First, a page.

Serena’s anger sparks row over sexism in tennis
Is Serena Williams a bad loser? Saturday’s US Open final descended into chaos after Williams launched a verbal tirade against the umpire. Tennis authorities have backed her claims of sexism.
It was the final of the US Open. Naomi Osaka of Japan, the 20th seed, was on her way to one of the most unlikely victories in modern tennis history. But it was an outburst from her opponent, Serena Williams, the greatest female tennis player ever, that stole the headlines.
The controversy started when Williams’s coach, Patrick Mouratoglou, made a hand gesture towards her early in the second set. Grand Slam rules ban “communication of any kind” between a player and their coach.
Williams was furious. She said “I don’t cheat to win, I’d rather lose,” and demanded an apology from Carlos Ramos, the chair umpire. Her coach later admitted to coaching but said he believed that Williams had not seen the gesture.
Three games later, Williams was still boiling with rage. She smashed her racquet, and Ramos gave her another code violation.
Williams strode up to Ramos, shouting and pointing at him. The crowd started booing in support of the home favourite. At the next change of ends, Williams called Ramos a “liar”, telling him to apologise and describing him as a “thief”.
After the match, Williams accused Ramos of sexism. Yesterday, the Women’s Tennis Association (WTA) chief executive, Steve Simon, backed her up.
“The WTA believes that there should be no difference in the standards of tolerance provided to the emotions expressed by men versus women,” Simon said in a statement. “We do not believe that this was done last night.”
But many were appalled. Writing in The Spectator, Freddy Gray said she “behaved like a bad loser then pretended to be a victim of societal injustice to justify her bratty performance”, calling it “a pathetic and depressing spectacle.”
Female tennis players enjoy a status that their footballing or cricketing counterparts envy. But they are still paid less than male players.
Others respond that they play less tennis than men — and that, like it or not, the men’s game is simply more popular.
But even if Williams had a point, did she react in the right way?
Toys out of the pram
This was nothing more than a petulant temper tantrum, say some. It was a shocking example to set for her younger fans. Being a champion is about losing with grace. Her antics tarnished an incredible achievement by a young player who once looked up to her. As Gray writes, “Tennis is a sport that has rules. She broke them, was punished, and lost.”
Former tennis champion Billie Jean King disagrees. She tweeted: “When a woman is emotional, she’s ‘hysterical’ and she’s penalised for it. When a man does the same, he’s ‘outspoken’ and there are no repercussions.” This is a sexist double standard. And if it takes some rage to call it out, then so be it.
- Is Serena Williams a role model?
- Is tennis sexist?
- Class debate: “This house would rather lose elegantly than win ugly.”
- Divide into pairs. One person plays Serena and gives a two-minute statement explaining her actions. The other plays Carlos Ramos and gives a two-minute response.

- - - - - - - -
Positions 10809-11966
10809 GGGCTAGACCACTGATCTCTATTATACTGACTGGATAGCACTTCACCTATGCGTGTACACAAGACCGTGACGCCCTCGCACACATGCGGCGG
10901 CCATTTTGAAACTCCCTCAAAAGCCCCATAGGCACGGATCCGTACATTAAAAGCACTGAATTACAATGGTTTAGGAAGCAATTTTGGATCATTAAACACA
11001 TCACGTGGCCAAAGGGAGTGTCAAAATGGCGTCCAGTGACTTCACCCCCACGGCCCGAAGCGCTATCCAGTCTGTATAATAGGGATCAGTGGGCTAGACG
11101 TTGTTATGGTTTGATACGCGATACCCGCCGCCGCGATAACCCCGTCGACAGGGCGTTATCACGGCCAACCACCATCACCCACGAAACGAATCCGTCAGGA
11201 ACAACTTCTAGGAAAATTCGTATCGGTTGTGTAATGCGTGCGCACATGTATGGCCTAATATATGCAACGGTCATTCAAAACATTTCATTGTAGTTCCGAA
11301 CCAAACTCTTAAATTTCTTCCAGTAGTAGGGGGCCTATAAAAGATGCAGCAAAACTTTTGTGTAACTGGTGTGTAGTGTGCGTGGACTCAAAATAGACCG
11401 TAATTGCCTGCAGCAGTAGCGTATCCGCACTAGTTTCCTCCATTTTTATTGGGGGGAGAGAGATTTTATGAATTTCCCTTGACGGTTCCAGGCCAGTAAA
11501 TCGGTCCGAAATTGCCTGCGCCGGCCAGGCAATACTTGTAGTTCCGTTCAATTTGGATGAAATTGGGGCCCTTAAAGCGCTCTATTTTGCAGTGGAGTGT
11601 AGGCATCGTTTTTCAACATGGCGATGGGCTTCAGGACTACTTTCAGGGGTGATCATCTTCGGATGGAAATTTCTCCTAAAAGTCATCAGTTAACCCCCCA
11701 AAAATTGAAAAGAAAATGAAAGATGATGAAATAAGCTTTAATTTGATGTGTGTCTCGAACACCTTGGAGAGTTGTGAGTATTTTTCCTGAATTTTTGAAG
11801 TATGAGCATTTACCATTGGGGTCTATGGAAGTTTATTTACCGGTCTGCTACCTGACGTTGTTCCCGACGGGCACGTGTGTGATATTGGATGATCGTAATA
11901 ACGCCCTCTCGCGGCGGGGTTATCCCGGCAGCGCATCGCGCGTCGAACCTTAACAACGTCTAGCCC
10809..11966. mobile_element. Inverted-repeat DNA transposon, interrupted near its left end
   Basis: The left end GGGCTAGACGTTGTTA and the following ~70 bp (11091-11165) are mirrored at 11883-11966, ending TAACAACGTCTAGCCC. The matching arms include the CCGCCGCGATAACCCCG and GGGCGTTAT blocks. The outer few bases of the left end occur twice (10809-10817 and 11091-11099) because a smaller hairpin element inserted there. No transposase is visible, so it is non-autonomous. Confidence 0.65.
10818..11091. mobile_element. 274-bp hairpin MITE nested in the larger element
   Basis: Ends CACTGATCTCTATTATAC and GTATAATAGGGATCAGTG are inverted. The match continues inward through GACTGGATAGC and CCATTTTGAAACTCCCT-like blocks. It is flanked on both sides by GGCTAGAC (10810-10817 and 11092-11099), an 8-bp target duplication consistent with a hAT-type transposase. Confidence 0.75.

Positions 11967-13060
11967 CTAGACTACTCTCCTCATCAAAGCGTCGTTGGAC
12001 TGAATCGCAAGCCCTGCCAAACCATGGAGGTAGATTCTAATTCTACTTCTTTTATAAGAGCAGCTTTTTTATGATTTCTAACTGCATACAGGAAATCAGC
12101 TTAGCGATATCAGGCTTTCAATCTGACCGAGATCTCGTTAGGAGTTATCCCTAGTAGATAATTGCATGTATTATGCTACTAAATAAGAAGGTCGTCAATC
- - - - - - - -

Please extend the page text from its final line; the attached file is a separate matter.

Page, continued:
Some People Say...
“I am not a robot. I have a heart and I bleed.”Serena Williams
What do you think?
Q & A
- What do we know?
- Female tennis players are paid less than men for winning competitions. However, some men’s games can last for five sets, whereas no women’s games last longer than three. Williams and others have said that umpires respond more harshly to female misbehaviour on court. But at this year’s US Open, 26 code violations were handed out to men, compared to just 10 to women.
- What do we not know?
- Whether Ramos was sexist in his treatment of Williams. He is known for being a relatively strict umpire, and many have pointed out that Williams’s opponent was also a woman and was not given any code violations. We also do not know whether female tennis players will ever earn as much as their male counterparts in the future.
- Naomi Osaka
- Osaka, who is of mixed Haitian and Japanese heritage, is the first player representing Japan to win a Grand Slam. She is only 20.
- Patrick Mouratoglou
- He later admitted he was trying to coach his player. But he said that he believed Williams had not seen the gesture.
- Carlos Ramos
- Other players, including Andy Murray, Venus Williams, Novak Djokovic, Rafael Nadal and Nick Kyrgios, have complained on court after being given code violations by Ramos.
- Smashed her racquet
- This is the most common cause of a code violation. Of the 36 violations issued at the US Open, 14 were given when players smashed their racquet in frustration.
- Women’s Tennis Association
- The WTA’s male equivalent is the ATP — the Association of Tennis Professionals.
- Billie Jean King
- King used her Hall of Fame career to advocate for equal rights for women in tennis. She won 12 Grand Slam singles titles and famously won the “Battle of the Sexes” in 1973 at the age of 29 against the 55-year-old Bobby Riggs.
- For instance, John McEnroe is still widely popular for his outbursts on the tennis court in the 1980s.